LPs talk mid-market game, keep committing to big funds: survey

Nearly two-thirds, or 71 percent, of investors said they expected to target U.S. middle-market funds next year, while more than half, or 58 percent, said they would focus on European country-focused middle-market pools, the questionnaire said. Probitas defines the middle market as pools with $500 million to $2.5 billion in committed capital.

U.S. and European middle-market PE funds ranked first and second, respectively, Probitas said.

San Francisco-based Probitas questioned 90 institutional investors in September about their interests, opinions and perspectives on investing in PE to formulate the “Private Equity Institutional Investor Trends for 2015 Survey.” Most of the respondents were from pension plans, funds-of-funds, insurance companies and family offices. Less than half, or 42 percent, of respondents were from the United States, while 36 percent came from Western Europe.

The Probitas study allowed respondents to choose up to five PE sectors of interest. Less than half, or 40 percent, said they would target U.S. small-market buyouts (funds with $500 million or less), placing the sector in third place. Another 40 percent tapped growth funds, which ranked fourth on the list.

Mega buyouts, funds greater than $5 billion, ranked 17th on the list, despite raising plenty of capital. In October, Blackstone said it expects to begin raising its seventh global buyout fund, which is expected to seek $16 billion. Hellman & Friedman last month closed its eighth buyout fund on $10.9 billion, blowing away its $8.9 billion target in under a year.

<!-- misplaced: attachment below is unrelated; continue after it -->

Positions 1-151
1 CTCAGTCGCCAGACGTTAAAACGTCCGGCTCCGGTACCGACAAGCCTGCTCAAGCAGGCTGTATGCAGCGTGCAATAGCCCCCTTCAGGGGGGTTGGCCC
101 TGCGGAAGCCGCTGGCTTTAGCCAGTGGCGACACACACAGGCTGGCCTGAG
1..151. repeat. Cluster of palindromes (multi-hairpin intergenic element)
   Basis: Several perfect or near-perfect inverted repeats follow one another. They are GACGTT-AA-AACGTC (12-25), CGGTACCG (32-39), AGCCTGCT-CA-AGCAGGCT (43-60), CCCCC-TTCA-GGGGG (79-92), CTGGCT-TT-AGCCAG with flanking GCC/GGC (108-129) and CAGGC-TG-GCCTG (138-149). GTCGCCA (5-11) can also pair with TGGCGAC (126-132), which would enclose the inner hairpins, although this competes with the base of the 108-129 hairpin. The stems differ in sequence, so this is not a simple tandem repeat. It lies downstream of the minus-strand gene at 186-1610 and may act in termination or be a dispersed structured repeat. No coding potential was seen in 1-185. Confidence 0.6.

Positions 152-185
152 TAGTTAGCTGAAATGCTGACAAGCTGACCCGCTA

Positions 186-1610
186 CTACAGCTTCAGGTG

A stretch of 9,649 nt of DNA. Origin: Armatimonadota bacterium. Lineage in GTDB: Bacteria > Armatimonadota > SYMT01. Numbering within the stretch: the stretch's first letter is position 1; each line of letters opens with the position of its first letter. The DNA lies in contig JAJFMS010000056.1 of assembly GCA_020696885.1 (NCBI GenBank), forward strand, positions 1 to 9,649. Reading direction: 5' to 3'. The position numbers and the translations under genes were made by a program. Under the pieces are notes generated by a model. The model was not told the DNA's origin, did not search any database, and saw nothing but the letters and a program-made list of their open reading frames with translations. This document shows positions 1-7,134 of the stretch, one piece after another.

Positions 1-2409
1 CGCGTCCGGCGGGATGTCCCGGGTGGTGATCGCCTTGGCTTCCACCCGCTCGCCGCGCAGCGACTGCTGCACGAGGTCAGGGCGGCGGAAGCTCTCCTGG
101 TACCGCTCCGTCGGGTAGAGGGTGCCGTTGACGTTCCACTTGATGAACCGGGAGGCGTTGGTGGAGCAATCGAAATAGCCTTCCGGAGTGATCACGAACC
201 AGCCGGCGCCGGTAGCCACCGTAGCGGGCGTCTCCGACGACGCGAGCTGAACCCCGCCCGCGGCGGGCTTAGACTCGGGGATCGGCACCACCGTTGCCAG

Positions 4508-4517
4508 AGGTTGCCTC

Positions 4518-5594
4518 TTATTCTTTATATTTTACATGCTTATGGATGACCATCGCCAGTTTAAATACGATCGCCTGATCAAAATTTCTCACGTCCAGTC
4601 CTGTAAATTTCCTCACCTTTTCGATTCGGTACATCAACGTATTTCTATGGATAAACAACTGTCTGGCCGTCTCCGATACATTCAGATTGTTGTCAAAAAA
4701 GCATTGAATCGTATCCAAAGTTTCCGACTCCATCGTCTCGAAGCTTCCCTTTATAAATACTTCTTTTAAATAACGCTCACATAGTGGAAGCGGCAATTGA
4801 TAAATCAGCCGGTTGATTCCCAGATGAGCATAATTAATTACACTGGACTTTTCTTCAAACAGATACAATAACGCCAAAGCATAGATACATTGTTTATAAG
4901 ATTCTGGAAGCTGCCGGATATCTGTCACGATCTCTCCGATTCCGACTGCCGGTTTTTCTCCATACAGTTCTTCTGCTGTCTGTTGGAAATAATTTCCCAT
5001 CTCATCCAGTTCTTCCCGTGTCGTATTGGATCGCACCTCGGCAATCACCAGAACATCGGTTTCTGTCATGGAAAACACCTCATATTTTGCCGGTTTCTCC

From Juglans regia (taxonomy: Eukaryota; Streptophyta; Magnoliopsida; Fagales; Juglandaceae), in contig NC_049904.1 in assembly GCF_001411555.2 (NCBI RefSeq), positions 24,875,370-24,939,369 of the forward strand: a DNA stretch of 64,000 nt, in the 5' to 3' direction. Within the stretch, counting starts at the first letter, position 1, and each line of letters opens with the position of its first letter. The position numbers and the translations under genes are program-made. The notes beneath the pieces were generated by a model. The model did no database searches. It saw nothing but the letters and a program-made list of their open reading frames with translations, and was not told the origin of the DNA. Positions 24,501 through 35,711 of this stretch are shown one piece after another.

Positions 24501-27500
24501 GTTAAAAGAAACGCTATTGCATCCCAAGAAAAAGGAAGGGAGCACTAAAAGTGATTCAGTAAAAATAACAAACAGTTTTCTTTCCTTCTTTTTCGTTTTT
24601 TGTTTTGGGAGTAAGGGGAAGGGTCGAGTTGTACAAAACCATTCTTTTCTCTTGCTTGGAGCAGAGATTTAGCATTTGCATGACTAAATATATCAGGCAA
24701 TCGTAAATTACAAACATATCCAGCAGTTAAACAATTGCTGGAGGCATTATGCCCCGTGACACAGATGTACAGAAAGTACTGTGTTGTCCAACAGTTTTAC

Kelly DePonte, a Probitas managing director, said there is a disconnect between interest in mega funds and how much they actually raise. Investment staffs at institutional investors typically like middle-market buyouts because they can get better returns if they select correctly, he said. But such investors also have to put money to work. “What is at the top of the mind doesn’t necessarily reflect the size of the check they will write,” DePonte said.

While interest in the middle market remains strong, there is lots of fear. More than one-third, or 41 percent, of investors said purchase price multiples in the middle market were too high and threatened future returns. Another 43 percent fear the current PE market is at its peak. But only 6 percent said they were afraid another tech bubble is forming. (However, 34 percent of those who responded to the Probitas survey did not invest in technology, the study said.)

Thirty percent of investors said they would target U.S. venture capital in 2015, placing it 10th on the Probitas list. That’s up from 15th in 2014, the placement agent said. Increased IPO activity helped spur attention in VC, the survey said.

Much of the rebound is also due to North America investors, which ranked VC third in 2015, the study said. DePonte said VC interest is weak in Europe, while Asia tends to be focused more on growth. “I didn’t expect VC to rebound so quickly,” he said.